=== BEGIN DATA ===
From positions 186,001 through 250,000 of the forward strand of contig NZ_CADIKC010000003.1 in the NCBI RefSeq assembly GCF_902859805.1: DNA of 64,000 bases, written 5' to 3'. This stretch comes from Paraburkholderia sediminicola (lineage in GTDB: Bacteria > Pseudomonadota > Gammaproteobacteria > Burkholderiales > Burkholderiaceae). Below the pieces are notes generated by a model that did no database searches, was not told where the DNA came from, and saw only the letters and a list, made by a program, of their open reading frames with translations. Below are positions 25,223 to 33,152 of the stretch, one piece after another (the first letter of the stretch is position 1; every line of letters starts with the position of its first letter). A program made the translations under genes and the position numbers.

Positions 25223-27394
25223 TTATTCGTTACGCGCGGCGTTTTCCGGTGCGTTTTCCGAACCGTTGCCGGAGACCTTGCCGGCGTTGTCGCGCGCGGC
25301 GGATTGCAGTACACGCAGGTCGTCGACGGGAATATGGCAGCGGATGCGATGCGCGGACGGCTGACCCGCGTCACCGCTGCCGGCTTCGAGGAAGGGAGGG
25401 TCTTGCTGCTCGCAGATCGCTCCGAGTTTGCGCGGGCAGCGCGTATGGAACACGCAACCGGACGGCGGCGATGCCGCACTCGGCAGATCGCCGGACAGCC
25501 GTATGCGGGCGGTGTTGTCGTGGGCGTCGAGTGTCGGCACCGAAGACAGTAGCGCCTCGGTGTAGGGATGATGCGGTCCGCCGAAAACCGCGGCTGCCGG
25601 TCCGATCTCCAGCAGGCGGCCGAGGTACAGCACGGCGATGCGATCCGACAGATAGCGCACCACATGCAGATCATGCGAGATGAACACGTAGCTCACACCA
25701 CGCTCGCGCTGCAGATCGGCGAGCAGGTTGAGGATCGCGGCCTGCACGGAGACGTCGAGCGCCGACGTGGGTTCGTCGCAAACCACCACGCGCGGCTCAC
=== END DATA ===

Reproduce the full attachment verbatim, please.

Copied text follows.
From positions 186,001 through 250,000 of the forward strand of contig NZ_CADIKC010000003.1 in the NCBI RefSeq assembly GCF_902859805.1: DNA of 64,000 bases, written 5' to 3'. This stretch comes from Paraburkholderia sediminicola (lineage in GTDB: Bacteria > Pseudomonadota > Gammaproteobacteria > Burkholderiales > Burkholderiaceae). Below the pieces are notes generated by a model that did no database searches, was not told where the DNA came from, and saw only the letters and a list, made by a program, of their open reading frames with translations. Below are positions 25,223 to 33,152 of the stretch, one piece after another (the first letter of the stretch is position 1; every line of letters starts with the position of its first letter). A program made the translations under genes and the position numbers.

Positions 25223-27394
25223 TTATTCGTTACGCGCGGCGTTTTCCGGTGCGTTTTCCGAACCGTTGCCGGAGACCTTGCCGGCGTTGTCGCGCGCGGC
25301 GGATTGCAGTACACGCAGGTCGTCGACGGGAATATGGCAGCGGATGCGATGCGCGGACGGCTGACCCGCGTCACCGCTGCCGGCTTCGAGGAAGGGAGGG
25401 TCTTGCTGCTCGCAGATCGCTCCGAGTTTGCGCGGGCAGCGCGTATGGAACACGCAACCGGACGGCGGCGATGCCGCACTCGGCAGATCGCCGGACAGCC
25501 GTATGCGGGCGGTGTTGTCGTGGGCGTCGAGTGTCGGCACCGAAGACAGTAGCGCCTCGGTGTAGGGATGATGCGGTCCGCCGAAAACCGCGGCTGCCGG
25601 TCCGATCTCCAGCAGGCGGCCGAGGTACAGCACGGCGATGCGATCCGACAGATAGCGCACCACATGCAGATCATGCGAGATGAACACGTAGCTCACACCA
25701 CGCTCGCGCTGCAGATCGGCGAGCAGGTTGAGGATCGCGGCCTGCACGGAGACGTCGAGCGCCGACGTGGGTTCGTCGCAAACCACCACGCGCGGCTCAC